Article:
Maue said about 6 trillion gallons had fallen by Saturday afternoon. So, he said, "we're only about one-third of the way through this."
That means rain will overflow already full rivers and streams far from the shoreline, and that, in turn, will have cascading effects throughout the watershed.
Video: Residents along Elm Street in Lumberton, N.C. cast a nervous glance outside as rain pounds and water pools. But they say Hurricane Matthew in 2016 prepared them for Florence.(Jorge Ribas,Lee Powell/The Washington Post)
In Lumberton, about 90 miles from the coast, the Lumber River was just below the flood stage of 13 feet at midday Saturday, and NOAA predicted that will nearly double by midday Sunday and remain at that level at least into Thursday.
Even farther inland, NOAA predicted that the Little River will rise from 18 feet on Saturday to a record 35 feet on Sunday in Manchester, North Carolina, and it is predicted to stay above the previous record of 29 feet until at least Wednesday.
Despite the dire predictions and official warnings, some residents were staying put at home, hoping for the best.
As many of his Lumberton neighbors moved out Saturday, Tyson Jerald was busy moving in, hauling a dryer into the kitchen and assembling living room furniture.
Jerald, a 40-year-old truck driver, had one eye on the move. The other, as he put it, was "24/7 on the Weather Channel," as the swirling red-and-green image known as Florence traveled across the screen and toward his new home.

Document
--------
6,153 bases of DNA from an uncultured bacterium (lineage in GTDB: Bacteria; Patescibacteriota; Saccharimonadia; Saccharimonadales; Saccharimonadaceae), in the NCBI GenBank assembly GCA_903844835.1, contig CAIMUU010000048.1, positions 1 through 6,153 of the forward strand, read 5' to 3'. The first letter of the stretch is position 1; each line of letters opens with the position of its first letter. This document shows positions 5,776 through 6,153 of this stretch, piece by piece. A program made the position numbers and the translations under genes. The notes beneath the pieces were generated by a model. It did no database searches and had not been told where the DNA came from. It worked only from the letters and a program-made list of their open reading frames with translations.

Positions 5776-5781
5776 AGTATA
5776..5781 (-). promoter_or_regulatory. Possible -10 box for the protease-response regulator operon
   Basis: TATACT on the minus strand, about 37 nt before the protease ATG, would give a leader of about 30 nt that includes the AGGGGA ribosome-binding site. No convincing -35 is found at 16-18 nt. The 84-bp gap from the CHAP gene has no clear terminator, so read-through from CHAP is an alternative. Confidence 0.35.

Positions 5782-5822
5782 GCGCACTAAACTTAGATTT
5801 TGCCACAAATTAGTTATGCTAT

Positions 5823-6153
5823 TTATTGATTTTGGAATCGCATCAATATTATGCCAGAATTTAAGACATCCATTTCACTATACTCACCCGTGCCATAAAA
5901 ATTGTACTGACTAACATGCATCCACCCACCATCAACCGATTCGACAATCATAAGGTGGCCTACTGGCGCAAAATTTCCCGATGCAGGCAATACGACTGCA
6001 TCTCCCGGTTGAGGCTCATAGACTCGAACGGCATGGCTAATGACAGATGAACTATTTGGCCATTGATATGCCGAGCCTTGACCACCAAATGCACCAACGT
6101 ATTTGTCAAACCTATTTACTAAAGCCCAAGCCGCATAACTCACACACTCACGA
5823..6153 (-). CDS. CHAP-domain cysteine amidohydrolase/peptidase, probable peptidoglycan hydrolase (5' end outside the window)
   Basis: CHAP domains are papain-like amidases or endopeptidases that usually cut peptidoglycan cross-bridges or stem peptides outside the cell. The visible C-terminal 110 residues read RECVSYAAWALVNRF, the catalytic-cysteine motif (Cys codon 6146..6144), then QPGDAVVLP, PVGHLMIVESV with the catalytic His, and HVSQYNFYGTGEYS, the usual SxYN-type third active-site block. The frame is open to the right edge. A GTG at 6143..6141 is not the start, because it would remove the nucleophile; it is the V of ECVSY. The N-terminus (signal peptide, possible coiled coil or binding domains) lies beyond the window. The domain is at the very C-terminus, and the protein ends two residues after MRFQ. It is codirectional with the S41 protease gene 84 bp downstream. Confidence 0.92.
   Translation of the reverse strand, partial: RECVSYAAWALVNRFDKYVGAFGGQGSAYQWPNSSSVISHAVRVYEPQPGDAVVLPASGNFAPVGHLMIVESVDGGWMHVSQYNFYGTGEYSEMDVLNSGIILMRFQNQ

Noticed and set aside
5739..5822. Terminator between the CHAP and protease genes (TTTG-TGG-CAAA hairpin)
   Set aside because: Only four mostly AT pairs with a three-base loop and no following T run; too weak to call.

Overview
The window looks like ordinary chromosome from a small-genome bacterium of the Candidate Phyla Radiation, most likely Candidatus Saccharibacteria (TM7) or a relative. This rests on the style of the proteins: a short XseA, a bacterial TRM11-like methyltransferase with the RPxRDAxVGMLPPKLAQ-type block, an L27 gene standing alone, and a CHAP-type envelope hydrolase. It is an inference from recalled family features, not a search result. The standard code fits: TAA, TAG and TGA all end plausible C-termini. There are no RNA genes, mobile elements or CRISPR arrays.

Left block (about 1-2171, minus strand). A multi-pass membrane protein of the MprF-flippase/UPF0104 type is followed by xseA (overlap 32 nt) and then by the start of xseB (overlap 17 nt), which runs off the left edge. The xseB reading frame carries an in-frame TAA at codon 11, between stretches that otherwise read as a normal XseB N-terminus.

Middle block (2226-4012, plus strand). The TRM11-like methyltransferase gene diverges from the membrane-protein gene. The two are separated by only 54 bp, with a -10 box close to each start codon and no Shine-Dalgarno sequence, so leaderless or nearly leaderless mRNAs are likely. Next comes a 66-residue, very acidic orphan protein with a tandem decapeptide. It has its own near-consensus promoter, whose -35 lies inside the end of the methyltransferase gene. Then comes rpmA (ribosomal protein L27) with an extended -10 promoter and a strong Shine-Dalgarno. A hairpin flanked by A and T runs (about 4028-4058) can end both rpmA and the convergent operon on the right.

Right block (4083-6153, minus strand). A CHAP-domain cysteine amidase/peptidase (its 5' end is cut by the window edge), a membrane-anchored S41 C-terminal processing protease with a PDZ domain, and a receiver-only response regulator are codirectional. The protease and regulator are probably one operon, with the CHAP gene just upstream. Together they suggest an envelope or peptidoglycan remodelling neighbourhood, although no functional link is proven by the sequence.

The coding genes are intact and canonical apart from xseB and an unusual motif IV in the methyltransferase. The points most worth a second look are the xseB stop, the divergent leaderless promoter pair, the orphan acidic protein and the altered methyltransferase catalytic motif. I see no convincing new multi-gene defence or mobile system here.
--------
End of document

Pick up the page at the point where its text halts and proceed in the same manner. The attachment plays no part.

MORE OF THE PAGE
Two years ago, Hurricane Matthew swamped half of this neighborhood, which is divided by a canal that leads to the Lumber River. Jerald lived on the other side of the canal then, and his house was spared. But this storm feels different to him.
"We've never seen anything like this," he said. "But Matthew taught us some things. Now I've got gas in all the cars, a generator, cash and we will get out of Dodge if we have to."
A few houses down from Jerald's - and a few houses closer to the canal - Charlie McCormick was riding out the storm Saturday, his teenage children "happy and on Xbox and Netflix." But he said that decision could change Sunday, depending on Florence.
McCormick was in his home during Matthew, and he watched the canal spill the other way and flood the older section of the neighborhood.
"Our concern now is that the river will rise higher than it did with Matthew, and it looks like it will," he said. "We're watching, but there's not much else to do."
The storm also is predicted to swell rivers to extreme flood levels well into Virginia. The Dan River in Danville, Paces and South Boston is projected to rise from its current level of about seven to 10 feet to about 30 feet on Tuesday and Wednesday, according to NOAA.
In Roanoke, at the foot of Virginia's Shenandoah Mountains and nearly 300 miles from where Florence made landfall on a North Carolina beach, the Roanoke River is expected to rise from less than three feet now to more than 16 feet - major flooding levels - on Monday.
Rescue crews - federal, state, local and private volunteers - have helped hundreds of stranded people. And at least 20,000 people have moved into shelters in North Carolina, officials said.
Conditions are so poor across so much of the state that the head of North Carolina's transportation department asked that travelers avoid the state altogether.